TOPEKA – (August 8, 2014) – The State of Kansas will ask the U.S. Supreme Court to review three recent Kansas Supreme Court decisions that overturned death sentences imposed on two convicted murderers in Wichita and one in Great Bend, Kansas Attorney General Derek Schmidt said today.
“We are not convinced that the Kansas court’s application of federal constitutional requirements is correct, so we are requesting review of all three cases by the U.S. Supreme Court,” Schmidt said. “In each case, we doubt the U.S. Constitution compelled the Kansas court to set aside the death sentences that were recommended by juries of the defendants’ peers.”
On July 18, the Kansas Supreme Court upheld the capital murder conviction of Sidney Gleason but vacated Gleason’s death sentence. One week later, on July 25, the Kansas Supreme Court upheld a single capital murder conviction each for Reginald and Jonathan Carr but similarly vacated both of their death sentences.
By law, the attorney general’s office represents Kansas on matters before the U.S. Supreme Court. Schmidt said his office is working closely with Sedgwick County District Attorney Marc Bennett on the two Carr appeals. The Gleason appeal is being handled solely by the attorney general’s office, which also prosecuted the case in the trial court.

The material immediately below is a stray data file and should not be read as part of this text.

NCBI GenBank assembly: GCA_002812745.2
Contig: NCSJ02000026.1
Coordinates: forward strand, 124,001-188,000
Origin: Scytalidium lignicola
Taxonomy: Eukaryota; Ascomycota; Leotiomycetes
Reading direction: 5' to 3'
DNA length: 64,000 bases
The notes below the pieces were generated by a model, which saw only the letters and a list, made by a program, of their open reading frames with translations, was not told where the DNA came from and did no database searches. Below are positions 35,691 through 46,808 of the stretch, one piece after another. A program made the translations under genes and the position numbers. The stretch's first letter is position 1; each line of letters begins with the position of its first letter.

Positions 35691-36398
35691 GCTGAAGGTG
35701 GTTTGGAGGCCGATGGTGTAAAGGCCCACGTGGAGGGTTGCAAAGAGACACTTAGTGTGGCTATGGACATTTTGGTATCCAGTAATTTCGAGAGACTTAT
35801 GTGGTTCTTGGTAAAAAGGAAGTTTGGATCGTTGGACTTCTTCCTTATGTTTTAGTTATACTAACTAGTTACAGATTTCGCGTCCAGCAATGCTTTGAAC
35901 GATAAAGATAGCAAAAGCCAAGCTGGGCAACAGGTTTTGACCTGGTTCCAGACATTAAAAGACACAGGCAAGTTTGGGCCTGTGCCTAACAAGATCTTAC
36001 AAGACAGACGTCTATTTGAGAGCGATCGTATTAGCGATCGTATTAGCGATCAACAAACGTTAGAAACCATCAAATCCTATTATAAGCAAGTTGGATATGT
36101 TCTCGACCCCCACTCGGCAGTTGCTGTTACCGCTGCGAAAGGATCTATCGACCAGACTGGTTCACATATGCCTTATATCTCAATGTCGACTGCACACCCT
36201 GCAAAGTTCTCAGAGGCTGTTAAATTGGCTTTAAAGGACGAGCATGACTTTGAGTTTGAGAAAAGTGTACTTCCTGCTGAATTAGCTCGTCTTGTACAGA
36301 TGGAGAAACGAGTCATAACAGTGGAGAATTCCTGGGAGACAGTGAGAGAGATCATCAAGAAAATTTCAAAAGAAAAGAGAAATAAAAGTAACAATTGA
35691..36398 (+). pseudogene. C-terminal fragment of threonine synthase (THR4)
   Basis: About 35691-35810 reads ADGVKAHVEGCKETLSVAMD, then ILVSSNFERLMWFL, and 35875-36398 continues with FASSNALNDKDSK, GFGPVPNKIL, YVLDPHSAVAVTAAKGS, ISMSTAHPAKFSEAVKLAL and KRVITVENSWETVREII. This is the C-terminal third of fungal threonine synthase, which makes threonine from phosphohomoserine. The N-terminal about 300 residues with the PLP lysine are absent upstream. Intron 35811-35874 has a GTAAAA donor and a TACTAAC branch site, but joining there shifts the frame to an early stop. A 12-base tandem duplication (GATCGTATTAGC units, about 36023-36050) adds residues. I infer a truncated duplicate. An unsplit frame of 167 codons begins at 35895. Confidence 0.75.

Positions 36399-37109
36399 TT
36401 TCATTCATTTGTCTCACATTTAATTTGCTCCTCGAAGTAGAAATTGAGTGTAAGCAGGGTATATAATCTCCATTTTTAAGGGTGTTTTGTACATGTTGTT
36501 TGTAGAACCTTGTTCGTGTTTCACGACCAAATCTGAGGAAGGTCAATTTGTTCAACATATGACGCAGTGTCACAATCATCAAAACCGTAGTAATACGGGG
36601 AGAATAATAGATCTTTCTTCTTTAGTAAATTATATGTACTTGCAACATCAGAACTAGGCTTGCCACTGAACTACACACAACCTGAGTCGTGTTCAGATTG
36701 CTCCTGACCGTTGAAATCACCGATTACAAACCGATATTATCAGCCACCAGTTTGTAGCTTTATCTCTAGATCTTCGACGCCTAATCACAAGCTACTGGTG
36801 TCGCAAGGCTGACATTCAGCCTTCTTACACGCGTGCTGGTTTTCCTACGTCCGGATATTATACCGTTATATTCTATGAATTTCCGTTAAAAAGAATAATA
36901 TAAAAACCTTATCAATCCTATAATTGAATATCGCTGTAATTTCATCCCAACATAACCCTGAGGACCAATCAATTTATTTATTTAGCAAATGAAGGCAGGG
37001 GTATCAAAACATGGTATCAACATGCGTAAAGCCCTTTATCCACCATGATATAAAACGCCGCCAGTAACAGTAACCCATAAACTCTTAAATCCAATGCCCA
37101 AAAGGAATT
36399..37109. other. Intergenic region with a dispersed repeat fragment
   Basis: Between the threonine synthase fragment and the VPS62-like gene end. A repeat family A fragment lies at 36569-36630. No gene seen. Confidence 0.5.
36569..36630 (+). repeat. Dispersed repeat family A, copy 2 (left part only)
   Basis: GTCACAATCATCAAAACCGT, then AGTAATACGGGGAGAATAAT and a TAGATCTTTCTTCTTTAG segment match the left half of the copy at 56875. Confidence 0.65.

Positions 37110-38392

“On behalf of the victims and their families, I believe it is incumbent on the state to seek review of these decisions to ensure every effort has been made to preserve the jury’s verdict and uphold justice for the citizens of Kansas. With Attorney General Schmidt, I look forward to the opportunity to bring these cases to this nation’s highest court,” said Bennett.
The attorney general today formally notified the Kansas Supreme Court of his decision to appeal, putting further proceedings in all three cases on hold until the U.S. Supreme Court decides whether to review the cases. Last term, the U.S. Supreme Court agreed to hear five percent of requests for review filed by state attorneys general.
A decision by the U.S. Supreme Court whether to hear the state’s appeal in any or all these three cases could come later this year.